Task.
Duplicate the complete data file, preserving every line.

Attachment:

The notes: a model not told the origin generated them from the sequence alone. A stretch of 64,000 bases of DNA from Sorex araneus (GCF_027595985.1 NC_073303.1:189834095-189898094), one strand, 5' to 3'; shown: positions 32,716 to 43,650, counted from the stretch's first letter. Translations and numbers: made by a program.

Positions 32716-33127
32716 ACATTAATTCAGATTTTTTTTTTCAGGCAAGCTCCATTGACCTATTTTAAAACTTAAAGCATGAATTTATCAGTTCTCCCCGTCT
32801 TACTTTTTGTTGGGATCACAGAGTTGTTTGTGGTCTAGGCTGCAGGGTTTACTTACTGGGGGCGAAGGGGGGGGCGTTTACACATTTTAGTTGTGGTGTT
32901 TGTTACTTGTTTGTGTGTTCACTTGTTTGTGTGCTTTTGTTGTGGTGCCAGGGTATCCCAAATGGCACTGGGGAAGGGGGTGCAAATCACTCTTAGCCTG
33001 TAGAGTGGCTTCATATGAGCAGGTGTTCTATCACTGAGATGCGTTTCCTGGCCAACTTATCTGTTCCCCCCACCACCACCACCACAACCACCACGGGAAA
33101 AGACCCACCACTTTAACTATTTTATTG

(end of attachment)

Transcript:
The notes: a model not told the origin generated them from the sequence alone. A stretch of 64,000 bases of DNA from Sorex araneus (GCF_027595985.1 NC_073303.1:189834095-189898094), one strand, 5' to 3'; shown: positions 32,716 to 43,650, counted from the stretch's first letter. Translations and numbers: made by a program.

Positions 32716-33127
32716 ACATTAATTCAGATTTTTTTTTTCAGGCAAGCTCCATTGACCTATTTTAAAACTTAAAGCATGAATTTATCAGTTCTCCCCGTCT
32801 TACTTTTTGTTGGGATCACAGAGTTGTTTGTGGTCTAGGCTGCAGGGTTTACTTACTGGGGGCGAAGGGGGGGGCGTTTACACATTTTAGTTGTGGTGTT
32901 TGTTACTTGTTTGTGTGTTCACTTGTTTGTGTGCTTTTGTTGTGGTGCCAGGGTATCCCAAATGGCACTGGGGAAGGGGGTGCAAATCACTCTTAGCCTG
33001 TAGAGTGGCTTCATATGAGCAGGTGTTCTATCACTGAGATGCGTTTCCTGGCCAACTTATCTGTTCCCCCCACCACCACCACCACAACCACCACGGGAAA
33101 AGACCCACCACTTTAACTATTTTATTG